A general guide to the Human Rights Act, with information about your human rights and what you can do if someone doesn’t respect them.
Human rights are basic rights and freedoms which we all have. They cannot be taken away, although they can be restricted in certain circumstances.
These rights come from the European Convention on Human Rights. You can find out more about this on the Equality and Human Rights Commission website.
You are protected under the Human Rights Act if you live in the UK. This includes if you are a foreign national, detained in hospital or in prison.
The Human Rights Act is important because:
Andrei is from South Africa but lives in London. He can use the Human Rights Act to protect his rights.
He cannot be locked up without reason. If he is sectioned, the hospital must make sure that:
This is because of Article 5: Right to liberty and security.
You can bring a claim against public authorities or public bodies exercising public functions if you think they have not respected your human rights.
If you feel that your employer has discriminated against you because of your mental health problem, see our information on discrimination at work.
If you are living with a mental health problem, it’s important for you to know your rights under the Human Rights Act because:
For example, knowing your rights under the Human Rights Act can be important if you are detained, or kept in hospital, under the Mental Health Act.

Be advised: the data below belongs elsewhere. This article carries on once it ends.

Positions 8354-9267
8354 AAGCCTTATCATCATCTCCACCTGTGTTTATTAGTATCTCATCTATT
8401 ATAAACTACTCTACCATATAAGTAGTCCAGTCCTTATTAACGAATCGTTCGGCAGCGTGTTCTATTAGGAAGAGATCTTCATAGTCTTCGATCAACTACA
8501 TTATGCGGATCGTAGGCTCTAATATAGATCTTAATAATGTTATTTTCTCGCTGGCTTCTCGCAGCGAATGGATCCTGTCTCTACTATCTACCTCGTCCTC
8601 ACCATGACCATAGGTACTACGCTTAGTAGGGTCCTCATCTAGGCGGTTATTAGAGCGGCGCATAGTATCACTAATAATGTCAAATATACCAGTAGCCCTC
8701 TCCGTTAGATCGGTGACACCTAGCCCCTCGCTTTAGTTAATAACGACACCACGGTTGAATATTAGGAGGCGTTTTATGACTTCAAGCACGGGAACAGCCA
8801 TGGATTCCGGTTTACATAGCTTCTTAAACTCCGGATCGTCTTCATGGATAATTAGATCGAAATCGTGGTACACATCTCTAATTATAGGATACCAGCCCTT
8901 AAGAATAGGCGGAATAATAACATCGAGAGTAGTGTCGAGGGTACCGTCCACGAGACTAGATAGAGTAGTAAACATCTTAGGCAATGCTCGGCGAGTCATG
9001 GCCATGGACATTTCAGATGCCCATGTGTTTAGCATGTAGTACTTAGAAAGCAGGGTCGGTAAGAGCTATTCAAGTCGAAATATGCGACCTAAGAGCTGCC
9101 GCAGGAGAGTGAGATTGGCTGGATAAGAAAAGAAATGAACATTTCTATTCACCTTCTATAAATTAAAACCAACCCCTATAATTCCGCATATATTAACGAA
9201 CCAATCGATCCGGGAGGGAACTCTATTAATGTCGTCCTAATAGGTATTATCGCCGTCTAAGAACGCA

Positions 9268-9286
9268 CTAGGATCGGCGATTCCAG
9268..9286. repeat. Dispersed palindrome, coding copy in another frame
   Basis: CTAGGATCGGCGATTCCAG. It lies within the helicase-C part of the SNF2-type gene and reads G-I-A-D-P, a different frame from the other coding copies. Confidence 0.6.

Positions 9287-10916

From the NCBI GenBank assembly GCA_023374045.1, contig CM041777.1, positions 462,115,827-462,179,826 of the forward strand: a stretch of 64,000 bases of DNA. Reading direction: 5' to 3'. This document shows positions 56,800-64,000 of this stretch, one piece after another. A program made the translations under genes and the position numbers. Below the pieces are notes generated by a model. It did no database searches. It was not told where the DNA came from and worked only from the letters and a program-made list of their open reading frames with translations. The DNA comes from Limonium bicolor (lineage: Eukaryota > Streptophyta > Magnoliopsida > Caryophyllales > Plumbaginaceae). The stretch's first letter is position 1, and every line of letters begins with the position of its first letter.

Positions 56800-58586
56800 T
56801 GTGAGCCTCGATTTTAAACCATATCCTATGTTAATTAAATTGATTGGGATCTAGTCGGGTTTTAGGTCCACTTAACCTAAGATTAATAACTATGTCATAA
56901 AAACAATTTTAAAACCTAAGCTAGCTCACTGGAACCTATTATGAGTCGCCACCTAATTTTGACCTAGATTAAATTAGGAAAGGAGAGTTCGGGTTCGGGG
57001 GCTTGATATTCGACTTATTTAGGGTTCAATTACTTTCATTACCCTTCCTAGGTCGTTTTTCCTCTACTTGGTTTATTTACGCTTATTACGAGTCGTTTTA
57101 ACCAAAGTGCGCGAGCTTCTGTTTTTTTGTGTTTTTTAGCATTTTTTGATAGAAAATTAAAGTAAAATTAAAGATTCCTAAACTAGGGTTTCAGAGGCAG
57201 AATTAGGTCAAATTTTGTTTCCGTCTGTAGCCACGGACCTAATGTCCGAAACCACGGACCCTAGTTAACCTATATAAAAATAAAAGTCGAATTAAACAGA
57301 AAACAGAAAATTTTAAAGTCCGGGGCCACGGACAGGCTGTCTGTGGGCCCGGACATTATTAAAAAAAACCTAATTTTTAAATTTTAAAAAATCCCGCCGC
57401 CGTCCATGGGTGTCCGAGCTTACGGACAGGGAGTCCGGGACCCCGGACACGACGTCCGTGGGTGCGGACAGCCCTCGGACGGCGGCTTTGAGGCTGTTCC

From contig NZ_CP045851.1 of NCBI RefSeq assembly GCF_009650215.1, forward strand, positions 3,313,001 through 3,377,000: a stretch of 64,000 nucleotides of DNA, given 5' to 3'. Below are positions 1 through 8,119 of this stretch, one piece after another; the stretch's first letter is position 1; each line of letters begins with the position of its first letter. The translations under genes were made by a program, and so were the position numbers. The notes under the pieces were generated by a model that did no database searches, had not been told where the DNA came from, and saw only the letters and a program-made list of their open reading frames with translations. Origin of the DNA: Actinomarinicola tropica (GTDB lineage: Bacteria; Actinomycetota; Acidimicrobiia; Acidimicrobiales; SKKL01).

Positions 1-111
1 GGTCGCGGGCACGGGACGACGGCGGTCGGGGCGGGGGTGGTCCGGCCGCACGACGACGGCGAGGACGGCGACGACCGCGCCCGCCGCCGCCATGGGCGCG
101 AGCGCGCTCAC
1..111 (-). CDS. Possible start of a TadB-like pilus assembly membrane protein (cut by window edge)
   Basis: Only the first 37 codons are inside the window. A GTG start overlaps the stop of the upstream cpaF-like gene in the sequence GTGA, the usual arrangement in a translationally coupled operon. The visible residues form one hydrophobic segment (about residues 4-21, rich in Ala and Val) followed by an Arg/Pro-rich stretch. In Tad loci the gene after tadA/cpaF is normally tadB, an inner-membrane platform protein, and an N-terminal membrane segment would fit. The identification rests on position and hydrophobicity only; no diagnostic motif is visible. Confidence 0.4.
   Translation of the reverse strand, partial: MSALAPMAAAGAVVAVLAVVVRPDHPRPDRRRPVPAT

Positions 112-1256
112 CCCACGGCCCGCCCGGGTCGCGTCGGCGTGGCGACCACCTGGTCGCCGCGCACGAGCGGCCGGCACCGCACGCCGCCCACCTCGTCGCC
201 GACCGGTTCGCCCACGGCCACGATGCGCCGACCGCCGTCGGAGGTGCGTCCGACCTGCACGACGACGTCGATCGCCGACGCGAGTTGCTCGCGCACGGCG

Being 'sectioned' means that you are kept in hospital under the Mental Health Act. There are different types of sections, each with different rules to keep you in hospital. The length of time that you can be kept in hospital depends on which section you are detained under.
See our pages on sectioning for more information.See our full list of legal terms.
These are organisations whose role is of a public nature. This includes:
This means an act or activity taken by a public authority which is not a service. A public authority carries out a public function when it performs its particular legal duties and powers. Examples of public functions are licensing, planning and enforcement of parking.
Public authorities can get private companies or voluntary organisations to carry out their public functions. So for example, a private company that run prisons and takes prisoners into custody would be considered a private company carrying out a public function.See our full list of legal terms.
‘Bringing a claim’ means going to court to try to put right a breach of your legal rights, for example your human rights. You can also bring a claim in other areas of law.See our full list of legal terms.
This is a law that applies to England and Wales which allows people to be detained in hospital (sectioned) if they have a mental health disorder and need treatment. You can only be kept in hospital if certain conditions are met.
See our pages on the Mental Health Act for more information.See our full list of legal terms.
This information was published in August 2017. We will revise it in 2019.
References are available on request. If you would like to reproduce any of this information, see our page on permissions and licensing.